Writing Tip #10: If you can skip it, CUT it.

While editing my first novel, I came across a few words and sentences that sat quietly on the pages. They didn’t hurt my story, but they also didn’t make it stronger. So after analyzing them for a while, I decided to cut most of them, and the rest I rewrote.

It’s easy to fall in love with our words and our writing, but don’t get too attached. Some sentences may appear in your manuscript, but are not necessary. Some paragraphs exist to simply fill the page or the chapter, but your story may be better off without them. Watch out for wordy sentences and useless descriptions of things that are not important.

Remember, we want our readers to enjoy our stories and to keep reading—not to stop reading, or to skip pages.

Happy editing!


0 Replies to “Writing Tip #10: If you can skip it, CUT it.”

  1. This is a great tip. Working in journalism really made me aware of this – your articles could get cut mercilessly, and the result was usually to make them better. Has definitely helped my fiction too. Thanks for posting 🙂 I love Montreal, by the way, so was great to read about your time there.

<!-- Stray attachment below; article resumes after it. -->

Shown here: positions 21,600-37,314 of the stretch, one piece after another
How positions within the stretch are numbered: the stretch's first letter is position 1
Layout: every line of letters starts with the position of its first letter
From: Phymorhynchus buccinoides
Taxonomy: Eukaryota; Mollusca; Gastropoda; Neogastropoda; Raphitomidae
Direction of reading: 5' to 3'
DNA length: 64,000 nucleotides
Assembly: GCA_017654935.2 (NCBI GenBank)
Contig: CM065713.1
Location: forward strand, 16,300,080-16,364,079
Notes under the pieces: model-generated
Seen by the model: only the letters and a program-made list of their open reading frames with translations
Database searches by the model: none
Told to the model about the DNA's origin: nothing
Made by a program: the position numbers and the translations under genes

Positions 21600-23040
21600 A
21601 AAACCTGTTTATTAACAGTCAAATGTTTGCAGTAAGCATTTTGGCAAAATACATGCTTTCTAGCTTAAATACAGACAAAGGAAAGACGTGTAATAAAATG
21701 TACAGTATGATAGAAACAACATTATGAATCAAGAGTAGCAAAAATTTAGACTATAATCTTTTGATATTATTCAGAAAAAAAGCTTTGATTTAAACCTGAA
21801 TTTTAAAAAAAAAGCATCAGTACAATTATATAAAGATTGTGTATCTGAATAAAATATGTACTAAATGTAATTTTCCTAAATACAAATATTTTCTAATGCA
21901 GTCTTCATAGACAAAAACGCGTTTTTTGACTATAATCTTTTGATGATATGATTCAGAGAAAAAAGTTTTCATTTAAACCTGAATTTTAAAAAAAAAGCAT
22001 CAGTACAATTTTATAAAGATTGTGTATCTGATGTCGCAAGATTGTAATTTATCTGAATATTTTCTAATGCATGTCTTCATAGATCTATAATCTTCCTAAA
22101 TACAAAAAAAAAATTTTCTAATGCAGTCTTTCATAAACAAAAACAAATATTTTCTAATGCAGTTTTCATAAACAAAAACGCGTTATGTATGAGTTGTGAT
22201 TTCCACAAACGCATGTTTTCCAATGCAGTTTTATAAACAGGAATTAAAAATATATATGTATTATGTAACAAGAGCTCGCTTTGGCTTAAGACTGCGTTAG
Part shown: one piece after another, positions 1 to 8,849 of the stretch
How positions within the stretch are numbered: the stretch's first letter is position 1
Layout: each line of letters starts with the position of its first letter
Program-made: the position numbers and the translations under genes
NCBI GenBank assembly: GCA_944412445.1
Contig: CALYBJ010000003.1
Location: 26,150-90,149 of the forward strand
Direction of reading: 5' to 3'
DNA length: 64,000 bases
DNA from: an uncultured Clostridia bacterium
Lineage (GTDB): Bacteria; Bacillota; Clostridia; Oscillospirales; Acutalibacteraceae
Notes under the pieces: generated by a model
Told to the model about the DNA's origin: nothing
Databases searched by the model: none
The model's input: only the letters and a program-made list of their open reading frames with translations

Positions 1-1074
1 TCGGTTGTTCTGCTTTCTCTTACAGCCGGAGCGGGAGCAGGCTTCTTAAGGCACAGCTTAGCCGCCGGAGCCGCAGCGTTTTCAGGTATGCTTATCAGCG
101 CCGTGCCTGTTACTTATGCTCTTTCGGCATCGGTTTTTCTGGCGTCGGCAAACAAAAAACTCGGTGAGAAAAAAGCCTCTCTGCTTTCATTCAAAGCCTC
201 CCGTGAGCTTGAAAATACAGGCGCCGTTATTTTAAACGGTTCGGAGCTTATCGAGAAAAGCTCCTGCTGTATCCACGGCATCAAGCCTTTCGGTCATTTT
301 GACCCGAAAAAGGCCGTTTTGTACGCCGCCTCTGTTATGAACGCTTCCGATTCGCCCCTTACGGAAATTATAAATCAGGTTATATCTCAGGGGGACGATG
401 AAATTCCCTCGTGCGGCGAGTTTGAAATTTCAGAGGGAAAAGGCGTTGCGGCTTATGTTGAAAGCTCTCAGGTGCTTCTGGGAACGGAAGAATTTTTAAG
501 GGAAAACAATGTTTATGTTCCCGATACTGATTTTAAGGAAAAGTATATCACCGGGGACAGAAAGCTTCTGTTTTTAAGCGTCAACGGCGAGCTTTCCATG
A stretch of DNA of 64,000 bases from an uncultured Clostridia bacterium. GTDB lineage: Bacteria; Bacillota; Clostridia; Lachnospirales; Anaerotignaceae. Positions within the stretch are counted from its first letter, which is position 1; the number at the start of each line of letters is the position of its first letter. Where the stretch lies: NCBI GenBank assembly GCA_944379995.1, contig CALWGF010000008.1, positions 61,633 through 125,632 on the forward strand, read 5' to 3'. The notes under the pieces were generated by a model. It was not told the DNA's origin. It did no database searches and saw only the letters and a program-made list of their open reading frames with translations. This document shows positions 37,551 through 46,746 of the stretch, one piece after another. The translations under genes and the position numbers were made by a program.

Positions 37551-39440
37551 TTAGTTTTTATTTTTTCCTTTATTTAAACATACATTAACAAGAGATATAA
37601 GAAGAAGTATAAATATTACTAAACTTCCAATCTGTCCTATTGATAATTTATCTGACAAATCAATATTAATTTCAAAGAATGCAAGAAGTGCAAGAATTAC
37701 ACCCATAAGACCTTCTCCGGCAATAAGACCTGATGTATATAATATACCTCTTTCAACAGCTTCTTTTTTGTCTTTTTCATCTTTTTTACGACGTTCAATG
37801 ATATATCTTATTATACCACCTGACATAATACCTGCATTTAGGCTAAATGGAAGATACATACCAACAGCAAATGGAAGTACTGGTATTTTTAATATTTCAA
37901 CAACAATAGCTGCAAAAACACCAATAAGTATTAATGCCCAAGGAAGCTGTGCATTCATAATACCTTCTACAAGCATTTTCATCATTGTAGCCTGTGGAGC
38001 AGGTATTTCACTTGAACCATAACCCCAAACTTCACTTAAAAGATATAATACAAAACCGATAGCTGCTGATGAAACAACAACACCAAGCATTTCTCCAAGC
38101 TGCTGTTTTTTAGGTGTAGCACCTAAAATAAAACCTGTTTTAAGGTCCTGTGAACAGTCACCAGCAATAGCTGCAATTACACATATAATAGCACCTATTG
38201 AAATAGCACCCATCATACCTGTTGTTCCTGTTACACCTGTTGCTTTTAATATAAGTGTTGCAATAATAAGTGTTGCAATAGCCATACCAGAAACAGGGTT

2. I was proofing my coffee table book, “Art of Winter” last night and came to an interesting realization. I was reading the two essays in the book for typos, which I had written and had professionally edited. I read for typos by reading the proof upside. Yes, I’ve been called hardcore for doing this but it gave me a totally different perspective, similar to your comments of “if you can skip it, cut it.” Reading it upside down made me realize that I could have written different parts simpler and more clearly. Yes, they are good they way they are. And if I had the luxury to totally rewrite the essays I would have.

    1. That is hardcore. Reading it upside down sounds like a challenge, but I’m sure it’s a great technique. I have to try that now. Thanks Julie!

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